Now, the pulse modulation unit 112, the error correction unit 113, and a low pass filter 114 of the power amplifier 100 will be described further in detail. FIG. 21 shows a block diagram of the pulse modulation unit 112, the error correction unit 113, and the low pass filter 114 of the power amplifier 100. In the block diagram shown in FIG. 21, the pulse modulation unit 112 includes a pulse modulator 150, a switching amplifier 124, an attenuator 125, and an integrator 126, and the error correction unit 113 includes an error amplifier 131, an attenuator 133, and an adder 132.

Each of the part in which the pulse modulation unit 112 and the low pass filter (LPF) 114 are combined, and the error amplifier 131 can be regarded as a voltage source that outputs a desired voltage by voltage feedback. Further, the adder 132 is implemented by a capacitor, and has high pass filter (HPF) characteristics. Therefore, it can be regarded that the part in which the pulse modulation unit 112 and the LPF 114 are combined operates as a voltage source for low-frequency components, the error amplifier 131 operates as a voltage source for high-frequency components, and the adder 132 operates as a high pass filter. In short, the circuit shown in FIG. 21 supplies a voltage obtained by combining the voltage generated by the voltage source for low-frequency components and the voltage generated by the voltage source for high-frequency to the RF amplifier as the modulated power supply.

The power amplifier 100 connects, the voltage source with low output impedance, which is the part in which the pulse modulation unit 112 and the low pass filter 114 are combined, and the error amplifier 131 in parallel, which causes short-circuit between these voltage sources and flow of high unnecessary current. In the power amplifier 100, in order to prevent such a problem, an adder (high pass filter) 132 is inserted between voltage sources to prevent a current from flowing between voltage sources in a desired signal band (i.e. low frequency) with high power density. Further, in the power amplifier 100, the adder (high pass filter) 132 allows an out-of-band current (i.e. high frequency current) to flow in order to suppress out-of-band noise (i.e. high frequency noise). In this way, it is possible to suppress unnecessary current between voltage sources to some extent in the desired signal band while suppressing out-of-band nose. However, according to this system, the signal distortion in the desired signal band (i.e. low frequency) cannot be corrected. Furthermore, when the cutoff frequency of the high pass filter 132 is set to be within the desired band so as to correct the signal distortion within the desired signal band (i.e. low frequency), the unnecessary current between the voltage sources increases, and the power efficiency is consequently decreased. In summary, there is a trade-off between the signal accuracy and the power efficiency in this system.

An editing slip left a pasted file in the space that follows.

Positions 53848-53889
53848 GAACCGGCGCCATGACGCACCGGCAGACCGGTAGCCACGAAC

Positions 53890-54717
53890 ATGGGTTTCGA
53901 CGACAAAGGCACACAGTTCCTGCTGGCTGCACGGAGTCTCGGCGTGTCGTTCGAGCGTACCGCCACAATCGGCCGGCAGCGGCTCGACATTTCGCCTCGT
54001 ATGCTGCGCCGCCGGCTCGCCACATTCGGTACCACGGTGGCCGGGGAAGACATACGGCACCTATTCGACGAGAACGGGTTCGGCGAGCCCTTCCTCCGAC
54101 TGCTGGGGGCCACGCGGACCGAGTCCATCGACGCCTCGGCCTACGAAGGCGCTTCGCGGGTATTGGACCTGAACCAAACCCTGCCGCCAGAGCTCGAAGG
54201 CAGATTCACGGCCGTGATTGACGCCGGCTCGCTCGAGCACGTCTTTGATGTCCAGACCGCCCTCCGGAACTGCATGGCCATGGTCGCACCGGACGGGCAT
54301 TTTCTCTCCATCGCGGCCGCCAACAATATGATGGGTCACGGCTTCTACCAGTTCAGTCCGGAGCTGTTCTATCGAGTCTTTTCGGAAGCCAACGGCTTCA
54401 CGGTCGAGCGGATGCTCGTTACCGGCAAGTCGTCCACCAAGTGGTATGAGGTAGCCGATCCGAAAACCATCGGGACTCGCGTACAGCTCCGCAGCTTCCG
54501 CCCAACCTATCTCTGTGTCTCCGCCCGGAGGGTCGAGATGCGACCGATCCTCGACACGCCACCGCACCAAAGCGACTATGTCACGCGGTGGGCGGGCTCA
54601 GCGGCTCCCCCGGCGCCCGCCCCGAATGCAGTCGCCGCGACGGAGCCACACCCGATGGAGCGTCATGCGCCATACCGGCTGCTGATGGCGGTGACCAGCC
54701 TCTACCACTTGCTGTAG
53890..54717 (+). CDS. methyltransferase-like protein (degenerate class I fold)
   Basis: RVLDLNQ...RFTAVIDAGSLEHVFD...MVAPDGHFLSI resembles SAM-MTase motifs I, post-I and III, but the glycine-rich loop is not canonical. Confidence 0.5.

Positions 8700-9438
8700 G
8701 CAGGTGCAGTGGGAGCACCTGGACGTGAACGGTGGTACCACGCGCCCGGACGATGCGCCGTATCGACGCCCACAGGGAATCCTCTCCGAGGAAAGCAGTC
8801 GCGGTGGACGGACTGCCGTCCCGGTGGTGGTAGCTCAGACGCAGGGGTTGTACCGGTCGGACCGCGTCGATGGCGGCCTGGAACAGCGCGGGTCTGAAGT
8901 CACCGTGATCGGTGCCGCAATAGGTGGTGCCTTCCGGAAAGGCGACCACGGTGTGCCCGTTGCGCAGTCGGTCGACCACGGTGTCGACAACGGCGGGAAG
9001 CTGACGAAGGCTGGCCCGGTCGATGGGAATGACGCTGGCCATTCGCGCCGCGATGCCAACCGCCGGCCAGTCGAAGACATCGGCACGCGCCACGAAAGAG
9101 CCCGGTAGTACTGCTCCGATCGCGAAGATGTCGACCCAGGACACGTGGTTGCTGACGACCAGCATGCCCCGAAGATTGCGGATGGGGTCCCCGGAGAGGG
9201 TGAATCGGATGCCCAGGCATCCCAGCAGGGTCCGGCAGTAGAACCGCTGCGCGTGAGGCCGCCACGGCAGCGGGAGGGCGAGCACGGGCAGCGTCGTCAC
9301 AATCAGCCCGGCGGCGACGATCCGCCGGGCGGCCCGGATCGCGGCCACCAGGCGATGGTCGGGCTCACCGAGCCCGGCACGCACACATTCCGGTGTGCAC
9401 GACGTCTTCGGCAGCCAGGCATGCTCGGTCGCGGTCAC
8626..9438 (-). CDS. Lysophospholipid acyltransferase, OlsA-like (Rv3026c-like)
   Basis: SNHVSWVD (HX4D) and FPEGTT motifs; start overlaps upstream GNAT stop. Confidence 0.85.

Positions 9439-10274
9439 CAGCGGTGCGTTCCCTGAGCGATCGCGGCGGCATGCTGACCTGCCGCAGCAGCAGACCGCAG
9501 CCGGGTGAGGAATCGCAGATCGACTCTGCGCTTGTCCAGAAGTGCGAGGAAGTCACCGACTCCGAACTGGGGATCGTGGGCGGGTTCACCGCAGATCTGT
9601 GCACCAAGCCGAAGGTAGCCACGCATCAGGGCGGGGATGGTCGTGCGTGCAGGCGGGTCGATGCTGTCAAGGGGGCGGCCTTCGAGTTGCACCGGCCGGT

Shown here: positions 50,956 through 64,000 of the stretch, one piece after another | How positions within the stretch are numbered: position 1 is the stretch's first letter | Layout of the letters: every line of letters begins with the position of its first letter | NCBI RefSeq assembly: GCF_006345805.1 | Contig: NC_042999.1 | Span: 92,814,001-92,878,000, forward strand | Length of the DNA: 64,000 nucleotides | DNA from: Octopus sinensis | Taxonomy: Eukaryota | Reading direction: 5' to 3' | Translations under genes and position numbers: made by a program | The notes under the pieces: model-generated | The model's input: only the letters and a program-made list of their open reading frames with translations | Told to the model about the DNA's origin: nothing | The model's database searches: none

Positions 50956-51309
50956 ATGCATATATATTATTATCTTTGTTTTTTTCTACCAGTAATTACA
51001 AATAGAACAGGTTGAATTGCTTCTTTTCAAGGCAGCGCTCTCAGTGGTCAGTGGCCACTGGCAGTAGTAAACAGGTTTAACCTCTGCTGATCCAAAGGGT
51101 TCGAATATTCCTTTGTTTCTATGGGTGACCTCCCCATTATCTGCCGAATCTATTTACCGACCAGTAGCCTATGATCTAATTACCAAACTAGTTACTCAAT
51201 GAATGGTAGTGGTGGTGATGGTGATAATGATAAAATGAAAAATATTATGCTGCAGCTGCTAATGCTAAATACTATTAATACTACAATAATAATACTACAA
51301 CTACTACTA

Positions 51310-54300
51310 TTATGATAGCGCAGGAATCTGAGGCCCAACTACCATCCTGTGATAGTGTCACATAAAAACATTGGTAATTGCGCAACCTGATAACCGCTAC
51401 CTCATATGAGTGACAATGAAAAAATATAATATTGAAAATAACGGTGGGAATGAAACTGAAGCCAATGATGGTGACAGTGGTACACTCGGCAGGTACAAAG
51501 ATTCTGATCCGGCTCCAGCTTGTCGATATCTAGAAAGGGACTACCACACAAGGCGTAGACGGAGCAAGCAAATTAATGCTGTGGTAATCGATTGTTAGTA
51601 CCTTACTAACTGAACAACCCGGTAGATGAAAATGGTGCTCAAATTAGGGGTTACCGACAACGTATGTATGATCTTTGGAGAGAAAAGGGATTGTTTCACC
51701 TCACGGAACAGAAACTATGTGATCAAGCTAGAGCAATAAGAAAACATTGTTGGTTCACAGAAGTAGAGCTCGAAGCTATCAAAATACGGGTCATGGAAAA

A method of preventing the problem in Patent literature 1 is suggested in Patent literature 2. FIG. 22 shows a block diagram of a power amplifier 200 disclosed in Patent literature 2. As shown in FIG. 22, in the power amplifier 200, a linear amplifier 202 applies a desired voltage to a load 211. The linear amplifier 202 is of voltage-follower type, thereby it is operated as a voltage source with low output impedance. Further, a desired current is supplied from a switching amplifier 242 to the load 211. The switching amplifier 242 performs pulse modulation control based on a detected current at a sense resistor 208 by a pulse modulator 236, thereby operating as a current source that outputs a desired current. Accordingly, in the power amplifier 200, it can be considered that the linear amplifier 202 is used as a voltage source and the switching amplifier 242 is used as a current source. Then, the power amplifier 200 supplies power to a load (i.e. RF amplifier) by the voltage source and the current source connected in parallel. Further, the power amplifier 200 detects a current Ilin from the voltage source, to control an output current Isw from the current source. Further, the power amplifier 200 uses the linear amplifier 202 having small error with respect to the load 211 as the voltage source, thereby capable of suppressing an error of the output voltage Vout. Further, most part of the power is supplied from the switching amplifier 242 with high efficiency, thereby achieving high power efficiency. Further, since the output impedance of the current source is high, the unnecessary power due to the short-circuit between the voltage source and the current source does not flow.

The similar method as that disclosed in Patent literature 2 is also disclosed in Patent literatures 3 and 4. FIG. 23 shows a power amplifier 300 disclosed in Patent literature 3. In the power amplifier 300, a circuit that includes a buffer amplifier circuit 310 and a class-AB amplifier 322 is used as a voltage source, and a circuit that includes a current sensor 338, a pulse width modulator 340, and a DC/DC converter 324 is used as a current source. Further, FIG. 24 shows a block diagram of a power amplifier 400 disclosed in Patent literature 4. In the power amplifier 400, an analog linear amplifier 405 is used as a voltage source, and a non-linear amplifier 403 is used as a current source. As is similar to the power amplifier 200, in both of the power amplifiers 300 and 400, most part of the power is supplied from the current source with high efficiency, and the error of the output voltage Vout is suppressed by the voltage source with high accuracy, thereby achieving both of the high signal accuracy and the high power efficiency.